Odyssey premieres on Monday the 22nd, at 10pm, the controversial documentary ‘Framing Britney Spears’, produced by ‘The New York Times’ to explain the rise and fall of the artist. She has not yet regained control of her life, after the nervous breakdown she suffered in 2007, which led her to a psychiatric facility and to lose custody of her children. At 39, he seeks to regain his own guardianship, which is currently being settled in court, although he also went so far as to declare that the #FreeBritney (free Britney) movement is a joke.
Interest in Spears is unquestionable and even logical, considering that he has sold more than one hundred million records and he has a legion of fans, quite active as well. Following the premiere of the film on Hulu, Netflix has announced that it is preparing another documentary about his life. In the background, the role of the American pink and yellow press and the alleged machismo of their attacks are analyzed. Your ex-partner, Justin Timberlake, asked for forgiveness (also to Janet Jackson) for benefiting “from a system that condones misogyny and racism.” Put more simply, he is accused of taking advantage of the publicity of his breakup to launch his own career.
In their 71 minutes duration, the legal protection of the singer is investigated and the lights and shadows of her career are reviewed, with testimonies from close people and members of the #FreeBritney movement. “She is not a girl, nor is she still a free woman”, can be read in one of the posters that the defenders of the campaign put up, demanding the immediate “release” of Spears. “His loneliness is killing me,” reads someone else’s shirt.
The documentary also highlights the macho campaign by the US media and entertainment media, who pounced on the prey as soon as they smelled the blood. ‘Framing Britney Spears’ will be available to customers of Movistar +, Vodafone TV, Orange TV, Grupo Euskaltel and Cable Local.
Britney Spears’ rise to the pop mecca was a global phenomenon. The star emerged very young. He left Louisiana for New York and began his professional television career at age eleven, too soon, no doubt. The popularity was also excessive. Being so famous at that age is hard to digest.
Britney also connected very well with her audience. It was very “accessible”, as an executive of the MTV chain says. Some veiled criticism came from there, such as the contradiction between her virginal age – she herself assured that she was reserved for marriage, when her relationship with Timberlake was already known – and her appearance of Lolita. All this in the midst of the scandal over the relationship between Bill Clinton Y Monica Lewinsky, which somehow marked the sexuality of the country.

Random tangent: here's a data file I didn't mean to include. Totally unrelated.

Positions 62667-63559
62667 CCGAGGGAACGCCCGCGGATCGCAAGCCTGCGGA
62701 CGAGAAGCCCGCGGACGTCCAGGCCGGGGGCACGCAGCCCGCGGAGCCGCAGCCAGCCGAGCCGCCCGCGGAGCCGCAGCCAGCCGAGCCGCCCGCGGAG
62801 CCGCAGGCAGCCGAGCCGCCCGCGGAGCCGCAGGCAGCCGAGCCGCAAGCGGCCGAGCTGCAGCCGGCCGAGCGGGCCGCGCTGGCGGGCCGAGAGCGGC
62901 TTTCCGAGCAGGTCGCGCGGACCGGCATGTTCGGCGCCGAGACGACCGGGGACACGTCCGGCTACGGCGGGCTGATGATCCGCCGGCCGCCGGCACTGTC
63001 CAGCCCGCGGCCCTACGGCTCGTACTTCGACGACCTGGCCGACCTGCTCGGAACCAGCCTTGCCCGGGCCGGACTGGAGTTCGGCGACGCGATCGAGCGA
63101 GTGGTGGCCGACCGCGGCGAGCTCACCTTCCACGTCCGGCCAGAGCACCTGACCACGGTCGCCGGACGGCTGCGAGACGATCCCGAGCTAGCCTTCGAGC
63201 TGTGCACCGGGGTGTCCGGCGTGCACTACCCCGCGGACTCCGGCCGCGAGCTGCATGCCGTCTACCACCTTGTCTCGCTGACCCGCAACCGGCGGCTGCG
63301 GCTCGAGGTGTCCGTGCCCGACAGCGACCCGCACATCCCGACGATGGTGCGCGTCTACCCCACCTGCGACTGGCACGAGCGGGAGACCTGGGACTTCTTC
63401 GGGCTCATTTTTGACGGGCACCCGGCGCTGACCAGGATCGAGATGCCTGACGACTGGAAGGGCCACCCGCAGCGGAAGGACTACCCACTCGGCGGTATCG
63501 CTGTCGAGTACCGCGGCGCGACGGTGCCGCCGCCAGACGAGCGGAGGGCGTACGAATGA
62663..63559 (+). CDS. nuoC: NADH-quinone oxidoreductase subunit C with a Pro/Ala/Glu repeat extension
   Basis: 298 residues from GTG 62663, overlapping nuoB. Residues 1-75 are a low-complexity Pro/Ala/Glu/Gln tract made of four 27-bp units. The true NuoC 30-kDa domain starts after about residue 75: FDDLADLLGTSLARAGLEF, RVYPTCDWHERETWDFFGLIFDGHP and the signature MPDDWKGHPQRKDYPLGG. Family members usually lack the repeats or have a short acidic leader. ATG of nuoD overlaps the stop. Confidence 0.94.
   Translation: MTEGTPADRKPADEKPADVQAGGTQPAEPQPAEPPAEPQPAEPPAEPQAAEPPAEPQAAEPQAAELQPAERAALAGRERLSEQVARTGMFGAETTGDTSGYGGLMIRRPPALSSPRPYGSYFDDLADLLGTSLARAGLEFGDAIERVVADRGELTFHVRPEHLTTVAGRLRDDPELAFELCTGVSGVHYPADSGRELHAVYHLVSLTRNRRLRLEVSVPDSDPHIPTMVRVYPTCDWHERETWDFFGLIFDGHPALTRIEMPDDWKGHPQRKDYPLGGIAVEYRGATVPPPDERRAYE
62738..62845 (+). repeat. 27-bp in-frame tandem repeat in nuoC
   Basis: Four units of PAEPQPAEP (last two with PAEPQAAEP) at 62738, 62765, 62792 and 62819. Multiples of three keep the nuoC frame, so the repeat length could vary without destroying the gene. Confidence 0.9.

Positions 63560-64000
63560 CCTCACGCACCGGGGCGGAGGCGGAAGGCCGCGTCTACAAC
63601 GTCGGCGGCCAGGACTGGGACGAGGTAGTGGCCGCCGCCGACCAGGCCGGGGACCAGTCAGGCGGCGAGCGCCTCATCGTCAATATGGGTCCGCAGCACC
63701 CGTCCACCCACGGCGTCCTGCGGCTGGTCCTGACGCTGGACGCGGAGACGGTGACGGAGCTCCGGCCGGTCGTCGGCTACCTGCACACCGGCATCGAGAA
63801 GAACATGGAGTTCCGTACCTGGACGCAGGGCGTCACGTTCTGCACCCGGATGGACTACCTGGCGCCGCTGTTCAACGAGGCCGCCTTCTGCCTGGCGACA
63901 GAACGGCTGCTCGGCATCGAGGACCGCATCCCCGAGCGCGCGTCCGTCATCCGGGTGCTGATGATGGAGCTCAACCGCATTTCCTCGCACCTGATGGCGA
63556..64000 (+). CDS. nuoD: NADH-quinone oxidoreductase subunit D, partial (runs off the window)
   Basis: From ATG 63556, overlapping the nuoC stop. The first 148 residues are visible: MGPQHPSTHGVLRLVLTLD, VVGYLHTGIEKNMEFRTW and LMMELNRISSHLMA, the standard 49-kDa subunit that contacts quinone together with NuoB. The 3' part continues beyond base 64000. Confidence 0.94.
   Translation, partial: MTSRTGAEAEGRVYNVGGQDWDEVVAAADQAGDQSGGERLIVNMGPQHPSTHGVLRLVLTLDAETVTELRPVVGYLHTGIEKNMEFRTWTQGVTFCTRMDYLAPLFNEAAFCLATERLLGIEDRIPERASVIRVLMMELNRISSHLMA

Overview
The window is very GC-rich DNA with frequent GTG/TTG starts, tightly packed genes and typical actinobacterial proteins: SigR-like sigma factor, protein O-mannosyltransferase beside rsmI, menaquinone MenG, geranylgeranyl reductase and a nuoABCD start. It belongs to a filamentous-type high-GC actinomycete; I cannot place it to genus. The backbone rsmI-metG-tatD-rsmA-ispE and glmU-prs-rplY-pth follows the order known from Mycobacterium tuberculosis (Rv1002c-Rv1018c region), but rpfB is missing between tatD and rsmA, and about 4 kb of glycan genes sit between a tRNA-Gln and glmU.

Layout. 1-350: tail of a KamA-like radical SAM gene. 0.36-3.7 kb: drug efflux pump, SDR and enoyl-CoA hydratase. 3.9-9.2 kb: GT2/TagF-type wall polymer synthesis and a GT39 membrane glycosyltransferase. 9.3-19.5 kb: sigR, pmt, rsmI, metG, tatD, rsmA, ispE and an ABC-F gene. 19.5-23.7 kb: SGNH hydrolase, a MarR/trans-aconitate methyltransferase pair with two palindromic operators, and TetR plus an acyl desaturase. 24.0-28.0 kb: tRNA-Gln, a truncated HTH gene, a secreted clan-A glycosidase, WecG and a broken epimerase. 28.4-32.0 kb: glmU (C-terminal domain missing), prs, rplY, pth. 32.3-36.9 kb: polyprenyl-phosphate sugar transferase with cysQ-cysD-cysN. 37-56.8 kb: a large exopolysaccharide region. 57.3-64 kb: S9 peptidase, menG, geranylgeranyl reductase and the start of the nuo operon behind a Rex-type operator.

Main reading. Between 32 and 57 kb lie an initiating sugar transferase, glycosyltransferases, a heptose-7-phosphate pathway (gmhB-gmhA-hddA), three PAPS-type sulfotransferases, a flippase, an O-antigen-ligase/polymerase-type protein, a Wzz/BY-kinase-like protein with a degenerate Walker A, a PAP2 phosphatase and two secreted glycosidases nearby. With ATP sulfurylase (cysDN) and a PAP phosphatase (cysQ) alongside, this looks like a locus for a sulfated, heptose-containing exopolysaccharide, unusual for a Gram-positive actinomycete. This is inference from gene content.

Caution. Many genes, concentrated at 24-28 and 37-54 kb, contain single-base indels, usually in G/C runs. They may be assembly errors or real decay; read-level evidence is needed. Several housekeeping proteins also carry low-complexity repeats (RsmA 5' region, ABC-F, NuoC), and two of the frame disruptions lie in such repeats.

The media blamed her after the breakup with Justin. She did not know how to prevent them from using her and no one was able to defend her. The paparazzi harassed her, amid episodes in her life that were already confusing enough, including her wedding, double motherhood, and divorce with Kevin Federline. Her photos driving with a baby on her lap accentuated the criticism, which intensified when she shaved her head to zero and when she hit a car with an umbrella, all perfectly documented by the hive of photographers that chased her everywhere. She lost popularity and endured it worse than other perhaps more mature artists, such as Taylor Swift, although better than Amy Winehouse, of course.
Britney Spears was in free fall, while she had to fight with Federline for the custody of her children, in an unfavorable state of mind and popularity, a battle that she ended up losing. The media laughed at her and in January 2008 she was admitted to a psychiatric hospital, in a spectacular night out, which would not be the last.
There he began another even tougher war, which persists, with his father. James Spears, who declined to offer his point of view in the documentary, was appointed by a judge as a quasi-plenipotentiary guardian of his daughter’s activities, including her fortune. To this day, the singer still cannot have her money, pay with her credit cards, drive or sign a document without prior authorization. One of their battles responds to the desire that, at least in the economic part, power falls to another person designated by the authorities.
‘Framing Britney Spears’ also shows us, on the other hand, the permanent struggle of her most fervent followers, convinced that Britney should be freed from such a rigid tutelage. At least they console themselves, now “The whole world is watching”Although there is no shortage of people who point out that she is the one who pays for the entire beach bar, including her lawyers and those of the other party, in addition to the entire system of guardianship and control of her assets.
Among the testimonies included in the documentary, that of Felicia Culotta, a family friend who traveled with Spears for much of her career; Kim kaiman, the marketing executive who originally helped create Spears’s image; Vivian Lee Thoreen, a lawyer currently working to regain her guardianship; Y Adam Streisand, the lawyer Spears tried to hire in the early days to confront her father.
The documentary is part of the second season of ‘The Weekly’, a documentary series produced by ‘The New York Times’, which Odyssey offers exclusively in Spain. The premiere can also be seen at Select, a general television channel recently launched by AMC Networks on Vodafone TV and Orange TV.